In 1994, Ukraine gave up their nuclear weapons on a pledge the United States, Great Britain and Russia would provide security assurances to the Ukrainian people.
The Budapest Memorandum that year recited the 1,800 nuclear weapons on Ukrainian territory, including short-range tactical weapons and air-launched cruise missiles, would be eliminated.
In exchange, the U.S., U.K. and Russia “reaffirm(ed) their obligation to refrain from the threat or use of use of force against the territorial integrity or political independence of Ukraine.”
They also pledged to “refrain from economic coercion” against Ukraine and to “seek immediate United Nations Security Council action to provide assistance to Ukraine” in the event of an “act of aggression” against the country. Ukraine returned all of the nuclear weapons to Russia by 1996.
Vladimir Putin made the Budapest Memorandum moot with his first invasion of Ukraine in 2014. But this betrayal of Ukraine is well-remembered in Kyiv. Ukraine’s heroic President Volodymyr Zelensky noted it bitterly in a defiant speech accusing his Western counterparts of appeasement.
“Has our world completely forgotten the mistakes of the 20th century?” he asserted.
Ukraine was promised eventual membership in NATO 14 years ago, but nothing has happened as a result of Putin’s railings against the United States and his fervent opposition to Ukraine’s NATO membership.
It was President Obama who dithered – issued warnings to Putin that he dismissed – and refused to provide the Ukrainian military with arms to defend themselves in 2014.
Obama would not arm the Ukrainians. U.S. aid was limited to providing blankets and clothing. He refused to sell lethal defensive weapons to Ukraine – even after Putin seized Crimea. Sen. John McCain led an unsuccessful effort by a bipartisan coalition in Congress to provide weapons to the embattled nation.
“They are not asking for a single boot on the ground,” McCain pleaded.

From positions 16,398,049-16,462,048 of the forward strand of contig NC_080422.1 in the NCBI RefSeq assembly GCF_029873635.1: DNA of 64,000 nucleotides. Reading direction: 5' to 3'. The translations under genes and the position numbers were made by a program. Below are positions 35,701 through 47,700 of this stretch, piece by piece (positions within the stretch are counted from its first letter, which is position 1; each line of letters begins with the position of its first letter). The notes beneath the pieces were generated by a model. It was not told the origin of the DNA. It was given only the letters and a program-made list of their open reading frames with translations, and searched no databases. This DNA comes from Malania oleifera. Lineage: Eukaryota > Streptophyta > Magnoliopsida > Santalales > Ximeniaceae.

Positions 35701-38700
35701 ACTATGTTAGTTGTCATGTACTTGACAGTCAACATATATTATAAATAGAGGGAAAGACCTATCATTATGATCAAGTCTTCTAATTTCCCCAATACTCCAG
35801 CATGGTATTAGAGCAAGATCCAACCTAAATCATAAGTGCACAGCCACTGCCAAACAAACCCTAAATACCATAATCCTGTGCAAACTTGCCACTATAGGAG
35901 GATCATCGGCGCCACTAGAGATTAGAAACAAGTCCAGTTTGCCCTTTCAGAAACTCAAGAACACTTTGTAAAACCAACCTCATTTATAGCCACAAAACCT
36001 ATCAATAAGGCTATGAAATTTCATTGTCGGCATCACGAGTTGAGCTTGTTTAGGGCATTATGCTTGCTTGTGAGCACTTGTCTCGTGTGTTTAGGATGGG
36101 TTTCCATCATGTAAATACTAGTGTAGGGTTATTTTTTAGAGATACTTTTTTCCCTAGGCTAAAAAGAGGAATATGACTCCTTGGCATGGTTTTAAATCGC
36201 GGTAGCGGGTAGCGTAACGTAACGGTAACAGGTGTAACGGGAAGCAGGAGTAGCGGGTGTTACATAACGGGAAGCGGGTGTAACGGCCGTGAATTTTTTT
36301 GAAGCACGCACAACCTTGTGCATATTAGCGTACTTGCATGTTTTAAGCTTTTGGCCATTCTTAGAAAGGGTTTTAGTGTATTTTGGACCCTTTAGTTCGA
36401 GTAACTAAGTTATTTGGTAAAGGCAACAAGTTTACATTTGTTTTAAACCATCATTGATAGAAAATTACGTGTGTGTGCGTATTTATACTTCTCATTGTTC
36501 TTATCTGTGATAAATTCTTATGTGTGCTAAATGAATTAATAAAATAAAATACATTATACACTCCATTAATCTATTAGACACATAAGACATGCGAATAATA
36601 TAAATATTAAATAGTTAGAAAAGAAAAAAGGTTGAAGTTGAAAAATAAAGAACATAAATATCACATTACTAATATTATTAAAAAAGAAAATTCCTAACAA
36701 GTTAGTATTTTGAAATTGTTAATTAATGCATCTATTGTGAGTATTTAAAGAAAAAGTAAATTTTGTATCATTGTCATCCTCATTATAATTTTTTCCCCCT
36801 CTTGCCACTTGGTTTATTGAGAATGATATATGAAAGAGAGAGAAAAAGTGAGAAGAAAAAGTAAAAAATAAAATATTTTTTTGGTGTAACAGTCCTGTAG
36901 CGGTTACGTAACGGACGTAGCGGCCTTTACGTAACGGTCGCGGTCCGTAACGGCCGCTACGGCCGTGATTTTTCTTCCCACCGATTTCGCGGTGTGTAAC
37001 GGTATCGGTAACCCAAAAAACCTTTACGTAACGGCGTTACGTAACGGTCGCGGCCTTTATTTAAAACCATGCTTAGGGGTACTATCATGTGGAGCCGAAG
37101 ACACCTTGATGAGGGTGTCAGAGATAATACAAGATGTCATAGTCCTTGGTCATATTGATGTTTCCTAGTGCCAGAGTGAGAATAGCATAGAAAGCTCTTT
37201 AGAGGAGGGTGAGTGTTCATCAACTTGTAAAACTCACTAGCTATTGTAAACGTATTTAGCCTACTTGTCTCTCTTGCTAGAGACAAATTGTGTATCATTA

Obama left Ukraine defenseless. It wasn’t until Donald Trump became president that Ukrainians were provided any serious defensive weaponry.
The U.S. should have been arming the Ukrainians not just out of our national interest, but also because we are the ones who disarmed Ukraine with our security guarantee.
The Biden administration now tells Putin everything America won’t do in Ukraine. We unilaterally disarmed by signaling in advance that no American forces would be sent to Ukraine. We volunteered not to impose a no-fly zone over Ukraine to prevent Russian air dominance.
Republicans and Democrats used to warn enemies “nothing’s off the table.” A policy of deliberate ambiguity should have been followed as our possible response to Russian bombing of cities with indiscriminate artillery and cluster bombs – or worse.
The Biden administration spurned an offer by the Polish government to transfer all its 28 MiG-29 fighter planes to the U.S. and handed over to Ukrainian pilots fighting the Russian invasion. That was too risky in Biden’s view, notwithstanding strong bipartisan congressional support for the transfer.
Biden lags behind on Ukraine. His initial economic sanctions lacked punch. Excluded was a ban on imported Russian oil.
The U.S. and allies buy $700 million worth of oil each day from Russia. Biden’s reluctance to act was political calculation. The ban will drive up the cost of gas and increase the chances of a Democratic November wipeout.
For nearly a week after introduction of the Ban Russian Imports Act by 18 bipartisan senators, Biden wavered. He belatedly barred imported oil and other energy sources from Russia, while still re-affirming his green energy agenda that includes an assault on the U.S. oil and gas industry.
What’s needed now is energy independence fueled by American producers.
While Biden vacillates, Zelensky has inspired the world with his leadership and bravery. “I need ammunition not a ride,” he implores.
The U.S. and Europe must find ways to come to the defense of the courageous, freedom-loving Ukrainian people.
E-mail Jim Hartman at firstname.lastname@example.org.